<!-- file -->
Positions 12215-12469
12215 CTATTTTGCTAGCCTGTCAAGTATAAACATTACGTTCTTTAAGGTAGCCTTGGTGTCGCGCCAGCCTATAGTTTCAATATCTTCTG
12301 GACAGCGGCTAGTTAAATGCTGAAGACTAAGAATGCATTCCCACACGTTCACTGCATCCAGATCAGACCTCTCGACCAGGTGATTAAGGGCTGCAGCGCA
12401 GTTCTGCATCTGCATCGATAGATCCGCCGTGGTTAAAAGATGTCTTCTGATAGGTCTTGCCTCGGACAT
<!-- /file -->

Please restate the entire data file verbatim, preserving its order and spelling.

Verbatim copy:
Positions 12215-12469
12215 CTATTTTGCTAGCCTGTCAAGTATAAACATTACGTTCTTTAAGGTAGCCTTGGTGTCGCGCCAGCCTATAGTTTCAATATCTTCTG
12301 GACAGCGGCTAGTTAAATGCTGAAGACTAAGAATGCATTCCCACACGTTCACTGCATCCAGATCAGACCTCTCGACCAGGTGATTAAGGGCTGCAGCGCA
12401 GTTCTGCATCTGCATCGATAGATCCGCCGTGGTTAAAAGATGTCTTCTGATAGGTCTTGCCTCGGACAT